The Circulatory System, the Heart, and Blood - Blood cell manufacture and turnover
Most types of blood cells, both red and white, are manufactured in the red marrow of bones. The rate and quantity of total production is staggering; estimates range from one to five million red blood cells per second. This prodigious output is necessary because blood cells are disintegrating, having served their useful lives, in the same enormous numbers every second. The normal life span of a red blood cell is about four months, which means that four months from now every blood cell in your body will have died and been replaced with new cells.
The Liver As a Producer of Red Blood Cells
The red bone marrow is backed up by several other tissues that can, if called upon, turn out blood cells in quantity or serve as specialized producers of certain blood cells and blood elements. One such organ is the liver, which, before and after birth and into childhood, is a site of red blood cell production. In an emergency, such as severe internal hemorrhage, the liver sometimes reverts to its earlier function of manufacturing red cells. The liver also serves as a kind of salvage yard for the iron from dead red cells. It stores the iron for later combination into hemoglobin and passes off the rest of the red blood cell fragments as part of the bile pigments that empty into the duodenum of the small intestine.
The Spleen As a Producer of Blood Cells
Certain white blood cells, in particular the lymphocytes, are produced at a variety of locations in the body—for example, by the lymph nodes, by little clumps of tissue called Peyer's patches in the intestinal tract, and by the spleen.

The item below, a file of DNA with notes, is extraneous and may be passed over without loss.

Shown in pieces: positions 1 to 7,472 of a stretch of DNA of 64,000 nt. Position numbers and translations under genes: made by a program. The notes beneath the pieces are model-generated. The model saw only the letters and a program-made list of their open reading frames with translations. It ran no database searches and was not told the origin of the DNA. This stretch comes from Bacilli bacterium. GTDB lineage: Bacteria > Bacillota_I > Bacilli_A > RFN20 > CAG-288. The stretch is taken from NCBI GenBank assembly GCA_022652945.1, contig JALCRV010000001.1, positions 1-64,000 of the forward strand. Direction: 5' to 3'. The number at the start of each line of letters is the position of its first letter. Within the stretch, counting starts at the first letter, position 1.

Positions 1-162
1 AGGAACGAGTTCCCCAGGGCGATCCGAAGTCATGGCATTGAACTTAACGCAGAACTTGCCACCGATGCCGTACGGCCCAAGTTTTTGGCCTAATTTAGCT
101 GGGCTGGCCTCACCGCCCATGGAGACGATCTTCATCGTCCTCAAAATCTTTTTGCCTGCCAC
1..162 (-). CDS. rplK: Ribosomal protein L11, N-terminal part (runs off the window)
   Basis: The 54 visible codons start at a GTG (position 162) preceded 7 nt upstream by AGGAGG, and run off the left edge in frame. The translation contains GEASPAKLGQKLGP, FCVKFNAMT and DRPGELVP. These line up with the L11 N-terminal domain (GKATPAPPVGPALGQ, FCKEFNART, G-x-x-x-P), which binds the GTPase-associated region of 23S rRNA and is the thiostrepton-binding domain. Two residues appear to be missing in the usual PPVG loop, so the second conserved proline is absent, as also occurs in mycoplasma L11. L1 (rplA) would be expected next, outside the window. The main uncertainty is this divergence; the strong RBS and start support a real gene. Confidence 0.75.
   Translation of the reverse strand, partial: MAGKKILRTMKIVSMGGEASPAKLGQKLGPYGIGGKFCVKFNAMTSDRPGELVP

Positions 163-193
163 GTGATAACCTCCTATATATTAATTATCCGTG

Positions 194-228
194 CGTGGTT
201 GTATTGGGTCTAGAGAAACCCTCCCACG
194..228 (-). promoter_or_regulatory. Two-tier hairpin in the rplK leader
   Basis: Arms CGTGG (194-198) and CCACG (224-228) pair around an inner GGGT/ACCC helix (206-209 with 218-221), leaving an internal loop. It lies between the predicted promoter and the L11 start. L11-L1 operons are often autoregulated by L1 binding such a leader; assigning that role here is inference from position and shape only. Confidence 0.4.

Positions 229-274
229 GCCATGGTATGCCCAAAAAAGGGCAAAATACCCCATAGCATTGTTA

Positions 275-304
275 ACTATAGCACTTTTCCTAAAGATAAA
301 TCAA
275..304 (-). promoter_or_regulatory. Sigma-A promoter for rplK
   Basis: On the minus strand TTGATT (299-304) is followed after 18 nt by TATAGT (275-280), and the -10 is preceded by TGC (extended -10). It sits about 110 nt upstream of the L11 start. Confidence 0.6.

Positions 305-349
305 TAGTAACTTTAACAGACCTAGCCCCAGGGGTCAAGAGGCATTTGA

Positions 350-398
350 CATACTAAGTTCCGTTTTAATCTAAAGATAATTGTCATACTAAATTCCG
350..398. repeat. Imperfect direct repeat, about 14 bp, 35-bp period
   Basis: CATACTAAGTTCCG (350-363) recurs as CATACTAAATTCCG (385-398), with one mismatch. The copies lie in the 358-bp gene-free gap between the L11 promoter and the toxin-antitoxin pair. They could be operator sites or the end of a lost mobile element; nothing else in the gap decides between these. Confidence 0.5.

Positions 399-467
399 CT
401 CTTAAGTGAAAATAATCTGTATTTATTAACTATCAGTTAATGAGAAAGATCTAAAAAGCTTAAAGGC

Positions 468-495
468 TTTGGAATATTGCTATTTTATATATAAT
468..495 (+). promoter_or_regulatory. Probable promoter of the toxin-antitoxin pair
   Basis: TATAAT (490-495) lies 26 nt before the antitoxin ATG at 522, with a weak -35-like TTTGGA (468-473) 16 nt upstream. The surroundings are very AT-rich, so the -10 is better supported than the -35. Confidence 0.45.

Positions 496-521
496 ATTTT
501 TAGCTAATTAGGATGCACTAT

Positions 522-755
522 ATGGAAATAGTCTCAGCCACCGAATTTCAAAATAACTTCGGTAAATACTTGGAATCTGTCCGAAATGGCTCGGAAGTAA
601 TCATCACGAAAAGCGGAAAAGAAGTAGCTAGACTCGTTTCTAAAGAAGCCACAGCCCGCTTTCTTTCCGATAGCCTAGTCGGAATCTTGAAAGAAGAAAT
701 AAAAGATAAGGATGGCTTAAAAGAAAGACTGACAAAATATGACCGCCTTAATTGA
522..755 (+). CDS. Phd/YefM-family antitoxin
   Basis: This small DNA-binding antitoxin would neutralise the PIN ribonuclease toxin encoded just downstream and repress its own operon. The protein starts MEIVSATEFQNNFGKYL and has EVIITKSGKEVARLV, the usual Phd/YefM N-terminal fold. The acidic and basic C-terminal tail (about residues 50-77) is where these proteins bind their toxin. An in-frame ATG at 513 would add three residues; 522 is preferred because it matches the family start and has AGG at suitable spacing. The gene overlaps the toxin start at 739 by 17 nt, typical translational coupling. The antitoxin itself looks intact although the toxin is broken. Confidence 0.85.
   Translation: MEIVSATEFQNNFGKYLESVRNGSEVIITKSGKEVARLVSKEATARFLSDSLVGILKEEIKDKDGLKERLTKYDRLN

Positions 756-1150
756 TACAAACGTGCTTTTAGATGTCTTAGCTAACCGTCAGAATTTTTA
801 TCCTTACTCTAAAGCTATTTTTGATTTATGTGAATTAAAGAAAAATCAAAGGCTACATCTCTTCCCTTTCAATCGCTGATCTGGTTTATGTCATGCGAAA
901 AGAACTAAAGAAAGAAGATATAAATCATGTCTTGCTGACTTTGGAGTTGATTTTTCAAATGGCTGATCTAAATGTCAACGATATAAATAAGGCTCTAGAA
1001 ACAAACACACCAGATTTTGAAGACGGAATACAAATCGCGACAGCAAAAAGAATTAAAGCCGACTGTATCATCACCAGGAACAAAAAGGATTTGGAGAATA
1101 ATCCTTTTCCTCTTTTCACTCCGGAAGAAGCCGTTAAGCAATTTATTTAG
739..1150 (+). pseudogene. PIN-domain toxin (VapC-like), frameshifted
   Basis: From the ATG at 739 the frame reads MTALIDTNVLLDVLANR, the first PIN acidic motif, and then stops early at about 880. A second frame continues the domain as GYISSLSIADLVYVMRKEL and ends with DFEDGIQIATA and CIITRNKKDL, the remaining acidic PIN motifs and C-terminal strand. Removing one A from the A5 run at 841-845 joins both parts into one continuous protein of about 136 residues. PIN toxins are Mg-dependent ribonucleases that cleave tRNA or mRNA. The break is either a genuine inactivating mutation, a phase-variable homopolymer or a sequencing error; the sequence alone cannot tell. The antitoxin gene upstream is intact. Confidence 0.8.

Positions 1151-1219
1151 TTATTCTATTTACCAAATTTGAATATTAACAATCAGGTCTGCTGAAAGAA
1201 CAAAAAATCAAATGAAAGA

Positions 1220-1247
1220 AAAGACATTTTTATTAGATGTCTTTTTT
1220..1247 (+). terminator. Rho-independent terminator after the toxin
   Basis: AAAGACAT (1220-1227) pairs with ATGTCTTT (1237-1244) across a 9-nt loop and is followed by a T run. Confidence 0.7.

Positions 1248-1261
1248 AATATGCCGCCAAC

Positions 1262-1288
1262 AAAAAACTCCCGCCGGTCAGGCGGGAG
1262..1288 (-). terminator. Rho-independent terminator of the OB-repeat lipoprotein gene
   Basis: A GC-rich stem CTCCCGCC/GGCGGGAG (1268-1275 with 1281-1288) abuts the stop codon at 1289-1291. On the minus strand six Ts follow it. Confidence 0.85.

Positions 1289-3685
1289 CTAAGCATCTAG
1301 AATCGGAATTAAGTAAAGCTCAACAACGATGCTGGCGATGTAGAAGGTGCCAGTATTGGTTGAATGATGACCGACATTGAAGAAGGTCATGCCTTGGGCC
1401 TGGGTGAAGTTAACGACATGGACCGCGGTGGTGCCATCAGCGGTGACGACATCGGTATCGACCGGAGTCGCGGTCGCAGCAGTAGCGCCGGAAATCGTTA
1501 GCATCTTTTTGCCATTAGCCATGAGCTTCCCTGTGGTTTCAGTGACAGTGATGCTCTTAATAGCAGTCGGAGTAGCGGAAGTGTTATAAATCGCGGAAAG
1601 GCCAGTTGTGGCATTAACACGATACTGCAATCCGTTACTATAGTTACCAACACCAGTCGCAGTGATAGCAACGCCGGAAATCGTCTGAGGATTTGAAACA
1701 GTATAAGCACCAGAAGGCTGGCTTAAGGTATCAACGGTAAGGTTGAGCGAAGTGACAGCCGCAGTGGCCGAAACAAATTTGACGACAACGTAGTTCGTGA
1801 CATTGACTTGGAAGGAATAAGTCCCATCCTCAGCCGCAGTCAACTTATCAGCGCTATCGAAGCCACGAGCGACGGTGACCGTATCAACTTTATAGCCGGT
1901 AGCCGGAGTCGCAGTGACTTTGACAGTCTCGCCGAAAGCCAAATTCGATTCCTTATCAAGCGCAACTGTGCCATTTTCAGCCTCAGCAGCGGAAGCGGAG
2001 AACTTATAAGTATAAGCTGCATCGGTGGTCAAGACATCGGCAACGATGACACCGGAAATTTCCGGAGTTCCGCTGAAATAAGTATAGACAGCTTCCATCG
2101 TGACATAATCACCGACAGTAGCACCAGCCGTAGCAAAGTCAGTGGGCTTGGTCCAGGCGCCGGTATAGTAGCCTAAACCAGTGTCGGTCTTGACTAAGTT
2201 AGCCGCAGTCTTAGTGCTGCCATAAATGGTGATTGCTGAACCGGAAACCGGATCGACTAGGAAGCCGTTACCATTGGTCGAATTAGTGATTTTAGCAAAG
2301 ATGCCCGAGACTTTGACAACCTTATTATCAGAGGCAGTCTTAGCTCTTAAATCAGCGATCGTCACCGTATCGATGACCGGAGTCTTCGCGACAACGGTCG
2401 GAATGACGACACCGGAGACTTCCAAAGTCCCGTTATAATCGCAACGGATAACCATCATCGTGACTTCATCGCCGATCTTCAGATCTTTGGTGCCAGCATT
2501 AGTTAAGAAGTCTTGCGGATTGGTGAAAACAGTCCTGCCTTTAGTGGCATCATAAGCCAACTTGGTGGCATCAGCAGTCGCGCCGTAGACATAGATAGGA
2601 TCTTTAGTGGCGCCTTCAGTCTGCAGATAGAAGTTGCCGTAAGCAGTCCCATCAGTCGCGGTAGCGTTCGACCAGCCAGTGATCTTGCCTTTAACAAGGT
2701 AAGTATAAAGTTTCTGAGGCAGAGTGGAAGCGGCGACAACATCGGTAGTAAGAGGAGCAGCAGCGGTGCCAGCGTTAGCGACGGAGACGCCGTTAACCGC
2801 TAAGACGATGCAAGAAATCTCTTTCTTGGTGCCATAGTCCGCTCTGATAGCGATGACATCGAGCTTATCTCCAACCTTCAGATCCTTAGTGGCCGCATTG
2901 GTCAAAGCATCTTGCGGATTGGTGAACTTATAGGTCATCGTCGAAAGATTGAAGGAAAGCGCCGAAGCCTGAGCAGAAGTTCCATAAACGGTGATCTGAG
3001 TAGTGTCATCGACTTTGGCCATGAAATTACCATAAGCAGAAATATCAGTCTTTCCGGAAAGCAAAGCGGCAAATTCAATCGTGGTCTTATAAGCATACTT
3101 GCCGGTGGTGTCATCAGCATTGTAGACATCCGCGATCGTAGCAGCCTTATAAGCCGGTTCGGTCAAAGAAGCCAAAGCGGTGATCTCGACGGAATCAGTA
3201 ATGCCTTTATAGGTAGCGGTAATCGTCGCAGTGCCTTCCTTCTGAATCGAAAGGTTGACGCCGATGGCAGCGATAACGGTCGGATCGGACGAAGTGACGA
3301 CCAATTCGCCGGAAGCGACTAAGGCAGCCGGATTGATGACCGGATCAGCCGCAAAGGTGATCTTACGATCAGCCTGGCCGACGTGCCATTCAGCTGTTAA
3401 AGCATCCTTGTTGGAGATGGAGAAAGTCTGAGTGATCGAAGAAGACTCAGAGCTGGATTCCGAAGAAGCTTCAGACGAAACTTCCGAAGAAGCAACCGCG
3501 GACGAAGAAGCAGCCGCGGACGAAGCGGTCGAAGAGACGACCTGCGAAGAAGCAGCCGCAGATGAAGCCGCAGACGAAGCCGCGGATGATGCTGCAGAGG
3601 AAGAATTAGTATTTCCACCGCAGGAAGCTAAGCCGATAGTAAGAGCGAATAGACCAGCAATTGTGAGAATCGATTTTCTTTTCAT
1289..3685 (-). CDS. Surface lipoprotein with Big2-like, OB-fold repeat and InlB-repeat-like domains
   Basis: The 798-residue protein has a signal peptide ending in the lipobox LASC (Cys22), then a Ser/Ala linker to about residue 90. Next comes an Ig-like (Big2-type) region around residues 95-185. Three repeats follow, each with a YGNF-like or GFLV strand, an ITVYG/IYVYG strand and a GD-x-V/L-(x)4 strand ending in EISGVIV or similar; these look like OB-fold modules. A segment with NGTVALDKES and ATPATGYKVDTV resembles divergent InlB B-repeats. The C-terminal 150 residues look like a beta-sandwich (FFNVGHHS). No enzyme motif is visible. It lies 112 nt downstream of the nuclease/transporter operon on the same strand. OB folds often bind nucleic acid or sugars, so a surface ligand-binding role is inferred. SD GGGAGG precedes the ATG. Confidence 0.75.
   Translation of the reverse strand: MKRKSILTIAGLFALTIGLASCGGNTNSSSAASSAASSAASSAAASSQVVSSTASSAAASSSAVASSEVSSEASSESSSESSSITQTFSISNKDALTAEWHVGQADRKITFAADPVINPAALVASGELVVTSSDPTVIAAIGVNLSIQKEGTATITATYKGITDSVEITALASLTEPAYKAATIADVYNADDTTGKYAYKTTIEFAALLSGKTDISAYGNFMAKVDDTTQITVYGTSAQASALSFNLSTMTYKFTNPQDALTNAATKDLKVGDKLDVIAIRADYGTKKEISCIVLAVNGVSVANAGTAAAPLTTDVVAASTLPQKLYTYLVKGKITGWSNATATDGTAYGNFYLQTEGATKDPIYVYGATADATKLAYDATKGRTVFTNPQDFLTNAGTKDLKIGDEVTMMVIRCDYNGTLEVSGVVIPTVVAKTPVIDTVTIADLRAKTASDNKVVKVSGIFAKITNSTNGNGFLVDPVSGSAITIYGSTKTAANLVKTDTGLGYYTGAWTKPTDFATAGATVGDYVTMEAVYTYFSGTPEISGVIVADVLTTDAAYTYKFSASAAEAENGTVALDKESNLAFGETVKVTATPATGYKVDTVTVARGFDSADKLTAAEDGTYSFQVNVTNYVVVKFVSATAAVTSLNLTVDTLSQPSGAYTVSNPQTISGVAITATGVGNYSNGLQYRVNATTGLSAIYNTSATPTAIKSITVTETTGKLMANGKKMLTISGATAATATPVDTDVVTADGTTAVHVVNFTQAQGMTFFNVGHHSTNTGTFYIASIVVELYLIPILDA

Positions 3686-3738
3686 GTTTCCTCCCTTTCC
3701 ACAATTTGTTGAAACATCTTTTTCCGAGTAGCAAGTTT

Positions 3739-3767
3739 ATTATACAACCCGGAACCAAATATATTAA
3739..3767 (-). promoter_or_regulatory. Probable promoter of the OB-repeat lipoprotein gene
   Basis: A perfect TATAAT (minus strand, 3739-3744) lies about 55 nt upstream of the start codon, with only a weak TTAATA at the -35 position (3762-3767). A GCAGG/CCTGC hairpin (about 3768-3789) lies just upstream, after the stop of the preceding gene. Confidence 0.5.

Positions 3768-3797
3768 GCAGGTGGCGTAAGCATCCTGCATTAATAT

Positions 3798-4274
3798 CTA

The spleen plays a number of interesting secondary roles in blood cell production. Like the liver, it can be pressed into service as a manufacturer of red blood cells and serve as a salvage yard for iron reclaimed from worn-out red blood cells. A newborn baby is almost totally dependent on its spleen for the production of red blood cells, with a little help from the liver. In an adult, however, a damaged or diseased spleen can be surgically removed, with little or no apparent effect on the health or life span of the person, provided the patient's bone marrow is in good functioning order.
Movement of Blood Cells through the Capillaries
A blood cell must be able to slip through the microscopic, twisting and turning tunnels of the capillaries that mark the turn-about point in the blood cell's round-trip voyage from the heart. Blood cells, therefore, must be small (the point of a pin could hold dozens of red blood cells), and they must be jellylike in order to navigate the tight tortuous, capillary channels without either blocking the channel or breaking apart themselves. A red blood cell is further adapted to sneaking through the capillaries by its concave-disk shape, which allows it to bend and fold around itself. Nevertheless, so narrow are the passageways within some of the capillaries that blood cells must move through them in single file. If a substantial number of the cells are misshapen, as in sickle-cell anemia, they tend to move sluggishly or clog up the passageway—a condition that can have serious consequences. See also Ch. 9, Diseases of the Circulatory System .